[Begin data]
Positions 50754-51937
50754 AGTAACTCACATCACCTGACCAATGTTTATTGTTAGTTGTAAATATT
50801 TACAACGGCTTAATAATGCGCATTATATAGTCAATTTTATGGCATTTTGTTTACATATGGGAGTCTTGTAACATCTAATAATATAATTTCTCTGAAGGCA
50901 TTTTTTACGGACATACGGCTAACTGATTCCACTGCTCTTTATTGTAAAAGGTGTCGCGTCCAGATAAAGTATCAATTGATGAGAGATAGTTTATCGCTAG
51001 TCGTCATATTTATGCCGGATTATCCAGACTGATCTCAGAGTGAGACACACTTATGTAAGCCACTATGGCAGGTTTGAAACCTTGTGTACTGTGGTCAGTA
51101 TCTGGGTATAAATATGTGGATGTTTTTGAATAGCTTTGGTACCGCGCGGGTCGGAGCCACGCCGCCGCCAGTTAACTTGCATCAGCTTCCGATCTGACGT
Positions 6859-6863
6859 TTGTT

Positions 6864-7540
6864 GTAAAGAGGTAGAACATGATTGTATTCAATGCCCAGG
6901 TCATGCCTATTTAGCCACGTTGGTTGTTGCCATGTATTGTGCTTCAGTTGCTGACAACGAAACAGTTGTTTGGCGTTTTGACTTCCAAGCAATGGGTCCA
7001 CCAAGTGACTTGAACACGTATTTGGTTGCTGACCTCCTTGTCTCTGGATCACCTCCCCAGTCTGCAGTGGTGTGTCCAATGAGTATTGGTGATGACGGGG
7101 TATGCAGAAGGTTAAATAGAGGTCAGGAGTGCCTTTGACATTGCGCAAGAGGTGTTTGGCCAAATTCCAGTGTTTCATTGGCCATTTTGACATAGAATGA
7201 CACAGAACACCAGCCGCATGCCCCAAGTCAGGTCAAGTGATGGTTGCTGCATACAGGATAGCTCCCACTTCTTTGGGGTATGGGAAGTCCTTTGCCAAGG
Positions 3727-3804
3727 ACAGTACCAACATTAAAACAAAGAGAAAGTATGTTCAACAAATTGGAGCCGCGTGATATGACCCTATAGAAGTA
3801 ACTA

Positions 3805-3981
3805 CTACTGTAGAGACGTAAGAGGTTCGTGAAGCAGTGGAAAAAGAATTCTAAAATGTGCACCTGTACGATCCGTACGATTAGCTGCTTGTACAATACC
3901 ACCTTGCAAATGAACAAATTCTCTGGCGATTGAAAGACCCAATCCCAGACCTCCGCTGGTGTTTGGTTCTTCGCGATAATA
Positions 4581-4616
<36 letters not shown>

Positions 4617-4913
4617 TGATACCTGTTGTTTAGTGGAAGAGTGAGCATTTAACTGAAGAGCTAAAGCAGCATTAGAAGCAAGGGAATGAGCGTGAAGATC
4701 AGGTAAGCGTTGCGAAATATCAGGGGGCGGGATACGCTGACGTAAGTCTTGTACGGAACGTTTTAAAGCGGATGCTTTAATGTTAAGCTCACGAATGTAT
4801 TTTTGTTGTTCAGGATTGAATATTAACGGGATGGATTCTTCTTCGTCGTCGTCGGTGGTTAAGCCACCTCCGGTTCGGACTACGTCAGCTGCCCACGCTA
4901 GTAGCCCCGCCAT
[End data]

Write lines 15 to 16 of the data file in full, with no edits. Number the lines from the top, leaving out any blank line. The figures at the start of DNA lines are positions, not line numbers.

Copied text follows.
Positions 3727-3804
3727 ACAGTACCAACATTAAAACAAAGAGAAAGTATGTTCAACAAATTGGAGCCGCGTGATATGACCCTATAGAAGTA